It starts innocently enough …
- You have a cup of coffee in the break room at work.
- You linger awhile after your shift at the dog shelter where you both volunteer.
- You share a story that gives insight into your private life…just the smallest view.
Gradually, an acquaintance becomes something more.
While you never lay a finger on each other, you’d never want to give it up either – at least not until your spouse finds out – and then, out comes the old line ”It’s not like that. We’re just friends.”
I’ve known people in my practice who actually believe that their closeness with another person doesn’t constitute an affair. They assume that if there’s no physical contact, they’re safe. And their partner shouldn’t be stressed about it. Yeah, try telling that to the person NOT in the room. The “just friends’ line never passes the sniff test with the spouse.
They simply don’t see it that way. In fact, for many, an emotional affair is worse than a physical affair. At least the physical affair may be just that – purely physical and somewhat easier to forget. After a one-night stand, you might hear things like “it didn’t mean anything.” And that could be true.
But it’s a little trickier to extricate the real importance of an affair that starts with a friendship.
That’s why the emotional affair must be cut down just as swiftly as a physical liaison. I’ve seen people even switch jobs to get away from her “friend” just to keep the peace and make the spouse happy.
No room for two
How do you know when you’re veering dangerously close to an affair?
First of all, you know it in your heart. If you look forward to time with this person, you can’t wait to see them and talk with them. Your happiness depends on being with them…trust me, it’s an affair.
When basic rules of engagement are exceeded. For example, you’re sharing things with your friend that you don’t or won’t share with your partner…that’s also an affair.
You keep the person a secret. In fact, you wouldn’t want your partner to know about this person, period. You don’t even mention his or her name…affair. Hands down.
The thing to ask yourself in any of these situations is why this person means so much to you. Not: what are you NOT doing that justifies being allowed to carry on with them? The real truth always emerges with the “why?”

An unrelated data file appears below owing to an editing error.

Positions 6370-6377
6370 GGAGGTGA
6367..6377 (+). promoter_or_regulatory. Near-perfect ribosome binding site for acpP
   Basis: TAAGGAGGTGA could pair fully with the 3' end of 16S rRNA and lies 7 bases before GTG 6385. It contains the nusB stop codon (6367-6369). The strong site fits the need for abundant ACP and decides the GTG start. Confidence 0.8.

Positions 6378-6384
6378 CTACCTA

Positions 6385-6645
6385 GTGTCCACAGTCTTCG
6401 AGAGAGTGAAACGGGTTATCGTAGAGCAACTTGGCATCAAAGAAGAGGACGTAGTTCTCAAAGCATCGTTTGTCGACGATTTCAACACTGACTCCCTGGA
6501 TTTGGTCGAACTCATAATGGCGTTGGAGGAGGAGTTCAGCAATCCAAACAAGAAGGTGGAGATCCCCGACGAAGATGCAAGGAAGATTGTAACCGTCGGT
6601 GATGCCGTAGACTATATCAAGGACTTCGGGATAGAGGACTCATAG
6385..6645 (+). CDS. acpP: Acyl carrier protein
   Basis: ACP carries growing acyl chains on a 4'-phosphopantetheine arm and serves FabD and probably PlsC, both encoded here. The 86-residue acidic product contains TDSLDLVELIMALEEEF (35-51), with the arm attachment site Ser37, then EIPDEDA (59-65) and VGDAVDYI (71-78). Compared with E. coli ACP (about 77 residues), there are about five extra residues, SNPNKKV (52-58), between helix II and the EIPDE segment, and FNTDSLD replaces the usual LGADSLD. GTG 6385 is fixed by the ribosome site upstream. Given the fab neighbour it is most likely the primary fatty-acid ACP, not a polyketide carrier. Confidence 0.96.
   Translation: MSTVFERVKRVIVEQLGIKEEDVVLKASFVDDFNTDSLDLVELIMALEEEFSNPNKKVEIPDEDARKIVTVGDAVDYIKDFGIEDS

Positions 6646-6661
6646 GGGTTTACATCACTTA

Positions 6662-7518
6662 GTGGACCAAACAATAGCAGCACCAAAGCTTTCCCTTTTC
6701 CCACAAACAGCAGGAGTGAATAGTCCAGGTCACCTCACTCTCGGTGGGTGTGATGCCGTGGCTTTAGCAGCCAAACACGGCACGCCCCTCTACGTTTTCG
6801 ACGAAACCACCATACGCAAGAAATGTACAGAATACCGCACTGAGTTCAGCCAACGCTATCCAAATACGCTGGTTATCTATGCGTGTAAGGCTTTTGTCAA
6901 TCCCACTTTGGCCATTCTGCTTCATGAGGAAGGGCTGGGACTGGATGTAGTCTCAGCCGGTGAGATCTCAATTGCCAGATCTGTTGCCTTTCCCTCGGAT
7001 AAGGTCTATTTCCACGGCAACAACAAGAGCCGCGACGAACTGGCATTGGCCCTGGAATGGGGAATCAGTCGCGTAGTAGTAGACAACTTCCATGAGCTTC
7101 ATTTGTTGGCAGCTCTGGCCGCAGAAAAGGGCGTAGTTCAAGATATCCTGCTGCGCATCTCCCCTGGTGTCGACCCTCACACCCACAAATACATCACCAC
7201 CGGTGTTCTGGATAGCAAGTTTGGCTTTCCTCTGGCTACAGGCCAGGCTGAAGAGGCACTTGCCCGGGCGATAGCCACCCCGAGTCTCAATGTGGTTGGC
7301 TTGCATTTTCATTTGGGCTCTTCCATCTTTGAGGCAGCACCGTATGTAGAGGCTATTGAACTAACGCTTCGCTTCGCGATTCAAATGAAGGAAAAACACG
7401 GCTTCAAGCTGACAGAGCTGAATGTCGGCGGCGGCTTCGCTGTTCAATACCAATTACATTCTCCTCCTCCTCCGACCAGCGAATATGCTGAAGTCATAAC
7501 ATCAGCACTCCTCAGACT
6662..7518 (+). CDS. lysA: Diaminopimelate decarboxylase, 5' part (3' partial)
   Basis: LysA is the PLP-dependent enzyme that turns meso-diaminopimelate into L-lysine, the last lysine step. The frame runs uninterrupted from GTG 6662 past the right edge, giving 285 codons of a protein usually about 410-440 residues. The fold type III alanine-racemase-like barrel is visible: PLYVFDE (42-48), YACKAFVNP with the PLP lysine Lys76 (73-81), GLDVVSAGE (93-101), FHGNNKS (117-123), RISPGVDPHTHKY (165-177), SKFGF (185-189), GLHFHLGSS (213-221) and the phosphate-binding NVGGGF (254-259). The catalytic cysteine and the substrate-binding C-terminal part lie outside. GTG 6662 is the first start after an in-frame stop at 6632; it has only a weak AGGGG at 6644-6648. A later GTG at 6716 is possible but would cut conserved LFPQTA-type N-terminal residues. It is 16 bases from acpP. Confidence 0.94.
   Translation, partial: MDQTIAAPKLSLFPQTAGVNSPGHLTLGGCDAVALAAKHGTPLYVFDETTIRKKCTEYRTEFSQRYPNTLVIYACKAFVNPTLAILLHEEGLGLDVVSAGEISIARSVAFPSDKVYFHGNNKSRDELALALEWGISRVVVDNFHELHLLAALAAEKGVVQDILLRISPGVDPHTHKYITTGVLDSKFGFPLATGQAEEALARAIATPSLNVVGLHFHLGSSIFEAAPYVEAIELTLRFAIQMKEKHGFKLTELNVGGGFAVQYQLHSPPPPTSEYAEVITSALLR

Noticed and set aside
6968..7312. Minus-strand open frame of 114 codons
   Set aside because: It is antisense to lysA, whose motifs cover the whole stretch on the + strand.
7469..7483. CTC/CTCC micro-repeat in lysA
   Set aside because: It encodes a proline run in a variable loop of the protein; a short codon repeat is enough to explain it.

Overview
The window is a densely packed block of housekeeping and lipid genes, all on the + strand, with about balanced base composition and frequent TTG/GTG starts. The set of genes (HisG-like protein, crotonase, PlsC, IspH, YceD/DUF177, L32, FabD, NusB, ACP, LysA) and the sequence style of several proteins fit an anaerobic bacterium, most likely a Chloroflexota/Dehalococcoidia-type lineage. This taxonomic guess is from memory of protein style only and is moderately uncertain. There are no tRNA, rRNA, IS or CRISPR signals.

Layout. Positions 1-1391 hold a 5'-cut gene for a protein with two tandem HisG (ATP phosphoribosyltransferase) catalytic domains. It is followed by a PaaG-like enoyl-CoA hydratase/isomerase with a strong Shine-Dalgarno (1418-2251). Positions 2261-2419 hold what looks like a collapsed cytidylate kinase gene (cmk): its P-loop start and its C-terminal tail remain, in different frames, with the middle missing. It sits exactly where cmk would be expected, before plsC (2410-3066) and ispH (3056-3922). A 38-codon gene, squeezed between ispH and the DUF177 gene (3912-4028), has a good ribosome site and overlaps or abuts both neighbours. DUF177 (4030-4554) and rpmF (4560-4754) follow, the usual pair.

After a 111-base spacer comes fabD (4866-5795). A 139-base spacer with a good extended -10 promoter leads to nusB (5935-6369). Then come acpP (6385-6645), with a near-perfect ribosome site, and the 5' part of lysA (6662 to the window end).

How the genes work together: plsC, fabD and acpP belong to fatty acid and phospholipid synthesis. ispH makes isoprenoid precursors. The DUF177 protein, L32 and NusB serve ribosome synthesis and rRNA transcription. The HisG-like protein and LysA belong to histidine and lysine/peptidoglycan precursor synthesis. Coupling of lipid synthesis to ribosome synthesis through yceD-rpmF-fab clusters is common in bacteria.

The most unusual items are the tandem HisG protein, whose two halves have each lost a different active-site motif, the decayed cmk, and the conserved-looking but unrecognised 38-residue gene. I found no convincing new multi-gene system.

- The affair satisfies an emotional void. Maybe you can talk about a hobby or dream with this person that your spouse doesn’t understand about you. The affair/friend is certainly fulfills a deep connection you crave but are not getting from your partner.
- Friendship is missing from your lasting relationship. Say your affair/friend make you feel special, heard, or seen. You’re getting that rush of fondness from outside your marriage or partnership. (Can you see why this would make your partner upset?) Little things like holding doors, asking questions, and smiling in response to something you said can make all the difference.
- You fantasize about getting physical. You’re in deep if you’ve even begun sharing details about your spouse with this special someone outside it. If you’re envisioning something more than an emotional affair, you’re crossing the line of friendship. By this point, even outsiders will recognize the affair. You’re teetering on the edge of a drastic and hurtful justification if you can’t see how damaging that is.
So breaking off the friendship/affair is crucial of you want to save your marriage. The points above give clues how to regain the spark with the partner you’ve committed to. But you have to make the decision to try.
A mental or emotional affair is just as hurtful to a relationships as a physical affair, if not more so, because its a connection that has lasting consequences. If you find yourself defending yourself with the claim “we’re just friends,” look at it from your partner’s eyes and check this: if the shoe were on the other foot, would you be fine with this “friendship?”
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